Retail Classification by Strategy
Overview: This section contains manuscripts examining retail classification by strategy. Specialty stores, malls, discount stores, power centers, etc. will be covered.
Arbuthnot and Jeanette Jaussaud, “Small Specialty Store Dissolutions as Related to Selected Demographics”,ACRA, April 1992, Dallas.This study examines the survival of small apparel stores with regard to geographic location, store type, urban/non-urban, sales volume, and number years the store has been in business. A comparison will be made between stores identified as no longer in business and those continuing to operate in relation to the aforementioned demographic characteristics. For the purposes of the study, the businesses whose questionnaires were returned by the post office as undeliverable are representative of business dissolution and those who responded to the survey represent the continuing retail operations.
Burns, David J. and Peter W. Smith, “Exploring Supermarket Retailing: The Case of the Service Meat Counter” ,ACRA, April 1994.This study examines the consumers behavior in using the service meat counter in supermarkets, as compared to the self-service meat counter. The purpose is to examine those individuals who use the service meat counter and their reasons for doing so.
Diamond, Saul, “A Survey of Customer Services Offered By Traditional Department Stores”,ACRA, Winter 1980.The study addresses the question of services offered for sale in traditional department stores as they move to respond to the growing role of service in the American economy. The study is based on 214 responding stores in 43 states. The findings indicate that none of the innovative "profit making" services had moved into the top 25 services offered.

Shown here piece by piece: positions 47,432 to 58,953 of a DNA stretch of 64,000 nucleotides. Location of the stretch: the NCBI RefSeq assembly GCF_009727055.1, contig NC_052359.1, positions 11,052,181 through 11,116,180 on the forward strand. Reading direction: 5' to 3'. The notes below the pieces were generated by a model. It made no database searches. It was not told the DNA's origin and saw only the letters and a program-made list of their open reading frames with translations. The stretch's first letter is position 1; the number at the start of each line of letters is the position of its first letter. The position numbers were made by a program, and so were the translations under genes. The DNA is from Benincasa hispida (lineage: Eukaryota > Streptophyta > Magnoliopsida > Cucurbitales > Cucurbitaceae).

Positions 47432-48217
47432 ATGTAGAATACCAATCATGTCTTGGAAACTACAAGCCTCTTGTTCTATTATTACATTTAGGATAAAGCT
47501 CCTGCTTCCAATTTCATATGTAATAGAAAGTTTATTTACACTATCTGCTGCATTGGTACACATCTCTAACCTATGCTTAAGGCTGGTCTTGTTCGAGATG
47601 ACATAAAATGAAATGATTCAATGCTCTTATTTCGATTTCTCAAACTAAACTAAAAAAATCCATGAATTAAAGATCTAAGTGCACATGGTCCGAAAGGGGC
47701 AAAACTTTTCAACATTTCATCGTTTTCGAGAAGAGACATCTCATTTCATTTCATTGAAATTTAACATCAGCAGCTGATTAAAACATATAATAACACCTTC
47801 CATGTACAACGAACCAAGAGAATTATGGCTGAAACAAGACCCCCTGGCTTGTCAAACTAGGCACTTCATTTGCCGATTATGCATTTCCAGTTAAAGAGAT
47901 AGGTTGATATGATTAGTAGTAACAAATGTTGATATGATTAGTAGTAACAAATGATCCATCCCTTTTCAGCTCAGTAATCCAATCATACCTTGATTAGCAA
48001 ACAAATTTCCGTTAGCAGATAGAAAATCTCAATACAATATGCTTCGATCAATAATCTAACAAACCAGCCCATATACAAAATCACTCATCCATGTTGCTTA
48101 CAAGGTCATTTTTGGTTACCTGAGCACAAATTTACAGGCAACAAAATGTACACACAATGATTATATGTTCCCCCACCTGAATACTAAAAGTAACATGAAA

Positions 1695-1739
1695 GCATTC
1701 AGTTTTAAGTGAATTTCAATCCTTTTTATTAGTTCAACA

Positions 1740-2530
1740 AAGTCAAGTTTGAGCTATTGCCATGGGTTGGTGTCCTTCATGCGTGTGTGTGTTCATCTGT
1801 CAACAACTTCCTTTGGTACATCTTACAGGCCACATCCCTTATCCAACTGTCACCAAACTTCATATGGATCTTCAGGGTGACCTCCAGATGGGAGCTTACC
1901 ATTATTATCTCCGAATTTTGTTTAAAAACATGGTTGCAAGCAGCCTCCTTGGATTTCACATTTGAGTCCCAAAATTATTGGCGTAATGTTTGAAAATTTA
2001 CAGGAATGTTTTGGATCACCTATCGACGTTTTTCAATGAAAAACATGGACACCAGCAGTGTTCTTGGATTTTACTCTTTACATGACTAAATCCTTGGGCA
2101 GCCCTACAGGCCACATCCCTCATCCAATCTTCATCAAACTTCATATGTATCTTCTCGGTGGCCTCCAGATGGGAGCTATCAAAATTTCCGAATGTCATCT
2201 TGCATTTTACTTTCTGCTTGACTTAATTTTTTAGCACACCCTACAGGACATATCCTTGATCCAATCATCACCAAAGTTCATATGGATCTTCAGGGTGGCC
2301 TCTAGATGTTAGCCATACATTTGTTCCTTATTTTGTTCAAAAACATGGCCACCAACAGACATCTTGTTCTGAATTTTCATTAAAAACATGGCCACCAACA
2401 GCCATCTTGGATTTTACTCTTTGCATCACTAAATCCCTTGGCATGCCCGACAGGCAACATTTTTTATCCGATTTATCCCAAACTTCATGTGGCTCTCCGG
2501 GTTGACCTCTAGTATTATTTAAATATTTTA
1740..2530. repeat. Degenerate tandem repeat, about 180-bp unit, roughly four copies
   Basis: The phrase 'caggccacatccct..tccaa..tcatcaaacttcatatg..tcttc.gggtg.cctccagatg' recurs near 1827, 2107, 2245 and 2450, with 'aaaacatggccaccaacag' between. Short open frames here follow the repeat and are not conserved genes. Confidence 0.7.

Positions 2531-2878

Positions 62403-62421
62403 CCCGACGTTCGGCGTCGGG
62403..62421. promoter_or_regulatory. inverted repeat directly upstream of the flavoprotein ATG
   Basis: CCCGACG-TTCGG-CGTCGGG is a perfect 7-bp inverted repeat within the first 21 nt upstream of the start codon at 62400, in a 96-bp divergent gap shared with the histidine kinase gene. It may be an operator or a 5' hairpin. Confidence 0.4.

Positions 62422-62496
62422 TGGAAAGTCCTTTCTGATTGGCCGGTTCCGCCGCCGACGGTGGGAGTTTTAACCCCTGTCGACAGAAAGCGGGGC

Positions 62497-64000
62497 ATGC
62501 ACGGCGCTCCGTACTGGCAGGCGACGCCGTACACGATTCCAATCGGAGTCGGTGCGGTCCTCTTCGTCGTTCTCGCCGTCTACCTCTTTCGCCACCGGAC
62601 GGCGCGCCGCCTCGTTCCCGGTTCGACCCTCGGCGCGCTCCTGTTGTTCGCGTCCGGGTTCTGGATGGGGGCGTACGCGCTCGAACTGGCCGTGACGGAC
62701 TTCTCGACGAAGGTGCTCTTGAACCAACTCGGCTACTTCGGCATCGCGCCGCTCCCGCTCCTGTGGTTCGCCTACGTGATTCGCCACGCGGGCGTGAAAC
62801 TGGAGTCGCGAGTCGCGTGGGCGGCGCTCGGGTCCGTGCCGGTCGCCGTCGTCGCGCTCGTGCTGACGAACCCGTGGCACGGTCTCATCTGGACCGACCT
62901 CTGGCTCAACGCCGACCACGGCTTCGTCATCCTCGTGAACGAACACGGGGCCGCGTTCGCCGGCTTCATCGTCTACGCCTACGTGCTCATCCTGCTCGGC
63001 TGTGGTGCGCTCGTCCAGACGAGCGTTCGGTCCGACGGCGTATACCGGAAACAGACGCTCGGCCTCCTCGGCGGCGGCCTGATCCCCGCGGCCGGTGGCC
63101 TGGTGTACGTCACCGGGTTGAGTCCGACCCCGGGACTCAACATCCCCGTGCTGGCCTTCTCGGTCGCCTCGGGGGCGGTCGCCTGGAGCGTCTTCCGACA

Donnellan, John , “Consumer Perceptions of a Supermarket’s Private-Label Program”,ACRA Spring 1998 (Washington, DC).In today’s over-assorted shopping environments, how do consumer perceive private labels as product-choice alternatives? Are there differences in these perceptions by product category? Do various demographic groups perceive private labels differently? These are the issues addressed in this research.
Feinberg, Richard A and Patricia Gifford, “So You Want to Be President: A Look at the Executives of the Top 100 Department Stores”,ACRA, Winter 1985.An examination of the educational and professional backgrounds of the heads of the top 100 department store divisions. A comparison with the heads of the Fortune 500 found the retailers to be younger, less educated, equally male and white. Harvard is the major source of MBA degrees for this group.
Feinberg, Richard A and Patricia Gifford, “Retailing Training: A Descriptive Survey of the Top 100 Retail Department Stores”,ACRA, Spring 1984.The results of a survey sent to the top 100 department stores indicates that the average training program lasts 42 weeks and consists of 53 trainees per year. The time is divided between floor/apprentice training (70%) and class/lecture (30%). The evidence indicates that leadership and human relations skills were becoming the greatest single portion of the training program.